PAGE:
But what about transparency for audits so that the public can verify the audit, and go further to verify the election based on access to cast vote records and ballot images, and by visiting the appropriate office, the paper ballot sheets themselves? Yes the risk limiting audit does examine a sampled randomly selected set of paper ballots and compare them to the cast vote records. Cast vote records are the digital recording of the vote after the paper ballot sheet has been scanned, turned into a ballot image, and processed for interpretation by machine, and sometimes by human election judges until the voter intent, already presumably verified by the voter is now recorded in both human and machine readable format. That is the format of the cast vote record or CVR. The sum of the cast vote records is the election vote totals for each contest and this is used to determine the winner. Linked here is a briefing I wrote that talks about the need for anonymity of each ballot sheet and each row in a CVR file, and how to get there and what to do if we haven’t got there yet. Once almost all the ballot sheets are anonymous there should be easy access to check these records yourself over the internet – not quite as good as seeing the paper held in front of you, but close.
Colorado’s Audit center has records of which ballots were selected for audit in each county. During the RLA it should be possible to visit that county and see citizen election judges appointed by the parties review the contents of each randomly selected ballot sheet and input a hand interpretation that is transmitted to the Secretary of State office. There these interpretations are compared to the machine interpretation from the voting system and any discrepancies are flagged for research and further auditing. Ideally all the ballot sheets selected for audit will be anonymous, just as every ballot sheet is supposed to be. So you as a member of the public, part of a political campaign, press etc. will be able to watch the manual interpretation process. The link below is to a paper that discusses what Colorado could do to achieve that kind of anonymity for its ballot sheets. Eventually one hopes that Colorado will provide easy access to the anonymous voted ballot copies in image form and CVRs too, by following some of the suggestions in this paper that could lead to adequate anonymity and deliberate delivery of the election evidence to the public: strategies-for-achieving-anonymity-of-voted-ballot-sheets-images-and-cast-vote-records-for-colorado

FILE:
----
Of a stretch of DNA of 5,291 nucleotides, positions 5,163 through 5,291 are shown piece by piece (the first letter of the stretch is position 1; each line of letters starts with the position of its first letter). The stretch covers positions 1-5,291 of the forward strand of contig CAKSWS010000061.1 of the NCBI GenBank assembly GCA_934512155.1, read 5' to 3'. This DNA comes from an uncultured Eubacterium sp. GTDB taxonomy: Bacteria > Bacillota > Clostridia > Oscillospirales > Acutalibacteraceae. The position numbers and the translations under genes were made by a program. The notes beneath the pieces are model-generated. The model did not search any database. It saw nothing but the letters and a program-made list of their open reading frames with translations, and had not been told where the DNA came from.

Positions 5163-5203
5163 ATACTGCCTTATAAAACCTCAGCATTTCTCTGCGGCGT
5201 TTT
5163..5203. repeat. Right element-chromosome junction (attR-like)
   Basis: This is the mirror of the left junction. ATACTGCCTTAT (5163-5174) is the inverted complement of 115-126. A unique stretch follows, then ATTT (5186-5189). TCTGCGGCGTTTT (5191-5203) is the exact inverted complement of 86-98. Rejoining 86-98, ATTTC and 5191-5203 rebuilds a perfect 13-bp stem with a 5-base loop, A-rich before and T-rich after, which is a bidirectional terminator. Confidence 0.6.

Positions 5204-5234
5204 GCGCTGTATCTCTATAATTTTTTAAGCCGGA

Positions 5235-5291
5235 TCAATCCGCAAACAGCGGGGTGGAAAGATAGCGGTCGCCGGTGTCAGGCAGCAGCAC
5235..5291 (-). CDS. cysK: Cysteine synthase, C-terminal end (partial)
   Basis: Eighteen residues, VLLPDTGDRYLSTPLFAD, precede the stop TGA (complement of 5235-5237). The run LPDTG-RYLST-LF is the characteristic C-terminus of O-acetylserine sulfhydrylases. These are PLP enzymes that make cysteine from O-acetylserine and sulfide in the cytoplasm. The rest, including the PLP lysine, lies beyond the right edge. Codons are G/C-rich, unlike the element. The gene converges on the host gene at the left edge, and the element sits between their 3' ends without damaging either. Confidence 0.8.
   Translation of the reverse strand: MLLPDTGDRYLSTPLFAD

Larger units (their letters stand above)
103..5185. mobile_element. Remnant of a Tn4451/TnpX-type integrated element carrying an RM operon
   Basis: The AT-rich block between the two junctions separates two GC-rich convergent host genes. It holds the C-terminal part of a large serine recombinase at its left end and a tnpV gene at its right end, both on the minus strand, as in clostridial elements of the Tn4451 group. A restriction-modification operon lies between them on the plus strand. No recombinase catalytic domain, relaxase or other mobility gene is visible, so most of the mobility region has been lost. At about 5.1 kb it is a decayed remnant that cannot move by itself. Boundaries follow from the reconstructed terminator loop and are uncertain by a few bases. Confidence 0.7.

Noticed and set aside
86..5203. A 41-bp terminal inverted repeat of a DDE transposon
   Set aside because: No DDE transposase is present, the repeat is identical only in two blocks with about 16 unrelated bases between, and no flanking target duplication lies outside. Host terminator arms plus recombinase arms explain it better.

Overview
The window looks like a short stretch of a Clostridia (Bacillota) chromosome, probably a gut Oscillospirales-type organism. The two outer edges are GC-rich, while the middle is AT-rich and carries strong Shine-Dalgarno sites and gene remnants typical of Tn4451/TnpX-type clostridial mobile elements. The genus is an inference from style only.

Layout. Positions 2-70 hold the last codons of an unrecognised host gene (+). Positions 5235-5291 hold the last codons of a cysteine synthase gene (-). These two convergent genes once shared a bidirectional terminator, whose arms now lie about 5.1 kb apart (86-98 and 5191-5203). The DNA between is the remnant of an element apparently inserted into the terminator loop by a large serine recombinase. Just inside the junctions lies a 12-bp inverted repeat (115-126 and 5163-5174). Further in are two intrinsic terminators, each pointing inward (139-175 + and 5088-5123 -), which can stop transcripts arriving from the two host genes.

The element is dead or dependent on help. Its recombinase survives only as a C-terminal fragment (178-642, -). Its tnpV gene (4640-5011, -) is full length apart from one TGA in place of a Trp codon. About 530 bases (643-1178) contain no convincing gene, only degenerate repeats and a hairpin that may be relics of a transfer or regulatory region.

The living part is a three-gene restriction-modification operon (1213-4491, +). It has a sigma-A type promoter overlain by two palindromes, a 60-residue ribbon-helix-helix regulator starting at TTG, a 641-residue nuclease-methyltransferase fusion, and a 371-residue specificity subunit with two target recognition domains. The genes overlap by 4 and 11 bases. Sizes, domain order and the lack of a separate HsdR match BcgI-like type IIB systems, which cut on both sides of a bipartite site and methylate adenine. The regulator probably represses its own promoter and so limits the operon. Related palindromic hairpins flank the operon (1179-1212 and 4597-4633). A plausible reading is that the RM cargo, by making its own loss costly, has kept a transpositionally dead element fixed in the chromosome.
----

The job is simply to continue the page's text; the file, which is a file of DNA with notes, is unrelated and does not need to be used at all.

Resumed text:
As of 2012, Colorado is holding back all the voted ballot versions including those that are electronic at county clerk offices until it is too late for citizen involvement to provide any corrections – that means the end of the deadline for the request of a recount. However, certain interested parties (typically political parties) may obtain special access during a recount. After the deadline for a request for recount, or a recount is over, anyone can receive potentially redacted versions of voted ballots using the Colorado Open Records Request (CORA) law. These would be digital pictorial ballot images or cast vote records (CVRs) produced by the tabulator.
Unfortunately the CORA law actually sets up an adversary relationship between requester and custodian, and custodians tend to take the maximum time to respond and use the maximum available flexibility in producing the records if they actually do. CORA also specifies a criterion for anonymity that the records must meet and leaves much up to the custodian in that regard. I hope that in future Colorado’s Title One, the election statute for Colorado’s legislative, state and county district elections will some day include deliberate transparency for voted ballots and other election records such that access is easy and does not require a conversation, a visit or a payment to each of 64 counties.